In any event the principles of yielding, softness, centeredness, slowness, balance, suppleness and rootedness are all elements of Taoist philosophy that Tai Chi has drawn upon in its understanding of movement, both in relation to health and also in its martial applications. One can see these influences (of softness and effortlessness) in the names of certain movements in the Tai Chi Form, such as:

  • Cloud Hands
  • Wind Rolls the Lotus Leaves
  • Brush Dust Against the Wind
  • Push the Boat with the Current
  • Winds Sweeps the Plum Blossoms
Moreover the contemplation and appreciation nature, which are central features of Taoist thought seem to have been reflected in the genesis of many Tai Chi movements such as:

  • White Crane Spreads Wings
  • Snake Creeps Down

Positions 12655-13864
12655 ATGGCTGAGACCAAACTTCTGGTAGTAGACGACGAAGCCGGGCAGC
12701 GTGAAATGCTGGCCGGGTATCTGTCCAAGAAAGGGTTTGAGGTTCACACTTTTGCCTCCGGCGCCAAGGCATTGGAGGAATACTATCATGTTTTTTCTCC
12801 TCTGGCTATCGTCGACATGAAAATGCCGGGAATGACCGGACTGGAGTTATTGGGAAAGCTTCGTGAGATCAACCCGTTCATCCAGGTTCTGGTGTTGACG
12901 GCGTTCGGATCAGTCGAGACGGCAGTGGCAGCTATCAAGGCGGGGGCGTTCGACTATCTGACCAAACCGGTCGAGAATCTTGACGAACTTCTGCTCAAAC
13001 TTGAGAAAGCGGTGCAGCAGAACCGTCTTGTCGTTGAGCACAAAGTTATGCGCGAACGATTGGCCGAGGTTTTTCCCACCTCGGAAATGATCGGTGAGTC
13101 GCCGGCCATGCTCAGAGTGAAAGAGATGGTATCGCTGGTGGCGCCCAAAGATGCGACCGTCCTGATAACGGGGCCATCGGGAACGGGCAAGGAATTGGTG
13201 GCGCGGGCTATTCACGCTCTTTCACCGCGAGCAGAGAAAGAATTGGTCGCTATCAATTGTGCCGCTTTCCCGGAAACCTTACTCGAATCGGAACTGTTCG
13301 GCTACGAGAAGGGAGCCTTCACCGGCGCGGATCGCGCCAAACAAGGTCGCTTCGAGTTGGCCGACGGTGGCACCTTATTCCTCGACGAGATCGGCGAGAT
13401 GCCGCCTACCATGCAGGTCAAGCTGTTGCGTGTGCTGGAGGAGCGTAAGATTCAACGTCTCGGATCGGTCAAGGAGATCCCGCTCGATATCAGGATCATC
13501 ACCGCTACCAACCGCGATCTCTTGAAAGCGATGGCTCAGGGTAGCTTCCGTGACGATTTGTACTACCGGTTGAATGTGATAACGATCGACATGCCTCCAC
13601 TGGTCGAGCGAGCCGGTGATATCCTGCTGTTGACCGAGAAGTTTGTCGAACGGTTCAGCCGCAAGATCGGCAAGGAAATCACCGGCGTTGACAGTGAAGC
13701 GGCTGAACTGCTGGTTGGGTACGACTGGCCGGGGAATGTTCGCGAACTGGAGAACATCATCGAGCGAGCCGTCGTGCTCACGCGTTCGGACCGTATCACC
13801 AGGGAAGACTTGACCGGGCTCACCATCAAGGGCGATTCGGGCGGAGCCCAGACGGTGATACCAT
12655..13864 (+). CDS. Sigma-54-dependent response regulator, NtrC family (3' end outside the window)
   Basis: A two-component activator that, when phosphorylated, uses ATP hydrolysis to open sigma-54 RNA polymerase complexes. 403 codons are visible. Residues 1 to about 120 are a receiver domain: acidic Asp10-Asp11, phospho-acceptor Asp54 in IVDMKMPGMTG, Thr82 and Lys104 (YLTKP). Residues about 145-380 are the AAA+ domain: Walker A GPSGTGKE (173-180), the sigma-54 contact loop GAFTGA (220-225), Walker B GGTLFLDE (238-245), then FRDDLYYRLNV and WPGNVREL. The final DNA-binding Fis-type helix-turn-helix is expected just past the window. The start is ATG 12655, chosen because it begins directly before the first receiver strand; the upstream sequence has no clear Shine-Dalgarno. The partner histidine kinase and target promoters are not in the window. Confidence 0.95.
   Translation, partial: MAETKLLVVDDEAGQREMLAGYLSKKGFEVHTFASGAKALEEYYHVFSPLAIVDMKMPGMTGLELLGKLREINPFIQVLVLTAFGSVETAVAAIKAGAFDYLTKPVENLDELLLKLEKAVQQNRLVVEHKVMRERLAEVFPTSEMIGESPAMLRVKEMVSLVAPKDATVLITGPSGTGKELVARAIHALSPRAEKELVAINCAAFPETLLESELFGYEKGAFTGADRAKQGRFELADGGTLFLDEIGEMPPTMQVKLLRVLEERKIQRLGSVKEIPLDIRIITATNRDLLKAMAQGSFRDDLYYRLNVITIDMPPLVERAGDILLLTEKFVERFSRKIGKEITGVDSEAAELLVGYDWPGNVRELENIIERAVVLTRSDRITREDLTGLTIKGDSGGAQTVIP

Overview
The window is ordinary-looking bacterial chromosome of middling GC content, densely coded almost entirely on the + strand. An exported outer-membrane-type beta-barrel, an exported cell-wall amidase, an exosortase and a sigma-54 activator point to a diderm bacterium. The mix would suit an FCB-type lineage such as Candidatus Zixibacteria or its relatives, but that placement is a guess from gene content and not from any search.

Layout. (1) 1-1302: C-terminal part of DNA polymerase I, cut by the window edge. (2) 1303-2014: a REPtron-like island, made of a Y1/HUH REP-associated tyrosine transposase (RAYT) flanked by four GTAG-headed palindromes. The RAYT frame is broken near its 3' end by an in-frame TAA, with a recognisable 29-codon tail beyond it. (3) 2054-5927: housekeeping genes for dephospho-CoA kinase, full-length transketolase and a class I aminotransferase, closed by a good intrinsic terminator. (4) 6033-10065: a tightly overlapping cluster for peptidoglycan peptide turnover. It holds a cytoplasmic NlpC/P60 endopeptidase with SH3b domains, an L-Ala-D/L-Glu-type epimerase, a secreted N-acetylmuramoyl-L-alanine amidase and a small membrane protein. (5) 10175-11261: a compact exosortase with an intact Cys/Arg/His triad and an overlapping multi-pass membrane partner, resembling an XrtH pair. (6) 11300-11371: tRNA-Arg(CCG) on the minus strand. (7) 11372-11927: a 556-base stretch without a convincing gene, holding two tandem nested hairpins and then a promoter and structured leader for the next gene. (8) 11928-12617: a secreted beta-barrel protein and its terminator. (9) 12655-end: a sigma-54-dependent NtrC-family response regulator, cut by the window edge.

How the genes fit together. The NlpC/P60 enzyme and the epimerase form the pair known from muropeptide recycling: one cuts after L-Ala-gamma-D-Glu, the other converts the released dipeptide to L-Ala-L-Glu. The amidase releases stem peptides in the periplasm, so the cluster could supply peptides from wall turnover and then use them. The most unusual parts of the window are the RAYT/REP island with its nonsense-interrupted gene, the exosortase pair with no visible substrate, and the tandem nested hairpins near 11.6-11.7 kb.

• Repulse Monkey
  • Embrace Tiger, Return to Mountain
  • White Snake Sticks Out its Tongue
  • Grasp Sparrow's Tail
  • Golden Cock Sands on One Leg
  • Swallow Skims the Water
  • Bird Flies into Forest
  • Lion Shakes it's Head
  • Tiger Hugs its Head
  • Wild Horse Leaps the Ravine
  • White Ape Devotes Fruit
  • Yellow Bee Returns to Nest
The story comes to us that Chang San-feng watched a fight between a bird and a snake and in this event saw how the soft and yielding could overcome the hard and inflexible. Particularly significant here is the reference to the White Crane (The Manchurian Crane, Grus japonensis), with its red crest an important symbol for Taoist alchemists.
Certain features of Taoist alchemy and talismanic symbolism have also penetrated the Tai Chi forms. As part of their contemplation of nature the Taoists observed the heavens and were keen students of astronomy and astrology. Movements of the Tai Chi Form such as :